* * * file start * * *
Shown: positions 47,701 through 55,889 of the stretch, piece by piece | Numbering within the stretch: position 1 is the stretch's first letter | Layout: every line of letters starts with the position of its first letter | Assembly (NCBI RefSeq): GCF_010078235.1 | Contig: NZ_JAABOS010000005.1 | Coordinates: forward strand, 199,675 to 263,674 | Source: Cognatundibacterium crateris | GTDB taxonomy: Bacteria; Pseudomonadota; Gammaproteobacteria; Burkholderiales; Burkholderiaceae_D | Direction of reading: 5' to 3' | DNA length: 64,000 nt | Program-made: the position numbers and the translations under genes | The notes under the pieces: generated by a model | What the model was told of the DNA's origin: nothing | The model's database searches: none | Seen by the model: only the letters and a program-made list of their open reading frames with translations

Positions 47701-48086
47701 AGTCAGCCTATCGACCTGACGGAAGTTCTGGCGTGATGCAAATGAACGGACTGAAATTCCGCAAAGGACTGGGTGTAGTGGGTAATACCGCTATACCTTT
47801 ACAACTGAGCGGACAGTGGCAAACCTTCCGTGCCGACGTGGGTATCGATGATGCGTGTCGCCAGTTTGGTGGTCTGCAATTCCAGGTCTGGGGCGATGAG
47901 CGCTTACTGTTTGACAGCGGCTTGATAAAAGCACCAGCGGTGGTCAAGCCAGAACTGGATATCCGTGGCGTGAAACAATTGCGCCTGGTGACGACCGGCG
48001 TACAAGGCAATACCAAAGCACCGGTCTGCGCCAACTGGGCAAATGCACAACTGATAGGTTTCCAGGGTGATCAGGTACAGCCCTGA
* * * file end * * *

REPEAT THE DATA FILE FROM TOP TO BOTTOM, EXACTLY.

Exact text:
Shown: positions 47,701 through 55,889 of the stretch, piece by piece | Numbering within the stretch: position 1 is the stretch's first letter | Layout: every line of letters starts with the position of its first letter | Assembly (NCBI RefSeq): GCF_010078235.1 | Contig: NZ_JAABOS010000005.1 | Coordinates: forward strand, 199,675 to 263,674 | Source: Cognatundibacterium crateris | GTDB taxonomy: Bacteria; Pseudomonadota; Gammaproteobacteria; Burkholderiales; Burkholderiaceae_D | Direction of reading: 5' to 3' | DNA length: 64,000 nt | Program-made: the position numbers and the translations under genes | The notes under the pieces: generated by a model | What the model was told of the DNA's origin: nothing | The model's database searches: none | Seen by the model: only the letters and a program-made list of their open reading frames with translations

Positions 47701-48086
47701 AGTCAGCCTATCGACCTGACGGAAGTTCTGGCGTGATGCAAATGAACGGACTGAAATTCCGCAAAGGACTGGGTGTAGTGGGTAATACCGCTATACCTTT
47801 ACAACTGAGCGGACAGTGGCAAACCTTCCGTGCCGACGTGGGTATCGATGATGCGTGTCGCCAGTTTGGTGGTCTGCAATTCCAGGTCTGGGGCGATGAG
47901 CGCTTACTGTTTGACAGCGGCTTGATAAAAGCACCAGCGGTGGTCAAGCCAGAACTGGATATCCGTGGCGTGAAACAATTGCGCCTGGTGACGACCGGCG
48001 TACAAGGCAATACCAAAGCACCGGTCTGCGCCAACTGGGCAAATGCACAACTGATAGGTTTCCAGGGTGATCAGGTACAGCCCTGA